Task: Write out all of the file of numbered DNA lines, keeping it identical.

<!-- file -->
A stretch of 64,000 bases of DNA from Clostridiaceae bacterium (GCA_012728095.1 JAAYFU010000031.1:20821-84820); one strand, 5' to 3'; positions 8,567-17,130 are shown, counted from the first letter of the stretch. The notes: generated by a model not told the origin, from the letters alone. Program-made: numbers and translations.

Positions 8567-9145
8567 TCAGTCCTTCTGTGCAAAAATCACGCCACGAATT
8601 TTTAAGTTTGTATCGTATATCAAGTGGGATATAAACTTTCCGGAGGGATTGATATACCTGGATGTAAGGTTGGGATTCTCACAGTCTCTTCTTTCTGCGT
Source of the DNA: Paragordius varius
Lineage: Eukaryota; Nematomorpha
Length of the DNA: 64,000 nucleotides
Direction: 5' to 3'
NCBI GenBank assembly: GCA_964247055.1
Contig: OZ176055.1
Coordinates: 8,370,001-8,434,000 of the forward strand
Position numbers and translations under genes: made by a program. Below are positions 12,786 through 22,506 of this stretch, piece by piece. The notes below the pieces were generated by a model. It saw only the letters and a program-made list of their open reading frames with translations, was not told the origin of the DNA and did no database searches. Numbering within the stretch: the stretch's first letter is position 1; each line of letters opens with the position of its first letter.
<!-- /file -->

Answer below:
A stretch of 64,000 bases of DNA from Clostridiaceae bacterium (GCA_012728095.1 JAAYFU010000031.1:20821-84820); one strand, 5' to 3'; positions 8,567-17,130 are shown, counted from the first letter of the stretch. The notes: generated by a model not told the origin, from the letters alone. Program-made: numbers and translations.

Positions 8567-9145
8567 TCAGTCCTTCTGTGCAAAAATCACGCCACGAATT
8601 TTTAAGTTTGTATCGTATATCAAGTGGGATATAAACTTTCCGGAGGGATTGATATACCTGGATGTAAGGTTGGGATTCTCACAGTCTCTTCTTTCTGCGT
Source of the DNA: Paragordius varius
Lineage: Eukaryota; Nematomorpha
Length of the DNA: 64,000 nucleotides
Direction: 5' to 3'
NCBI GenBank assembly: GCA_964247055.1
Contig: OZ176055.1
Coordinates: 8,370,001-8,434,000 of the forward strand
Position numbers and translations under genes: made by a program. Below are positions 12,786 through 22,506 of this stretch, piece by piece. The notes below the pieces were generated by a model. It saw only the letters and a program-made list of their open reading frames with translations, was not told the origin of the DNA and did no database searches. Numbering within the stretch: the stretch's first letter is position 1; each line of letters opens with the position of its first letter.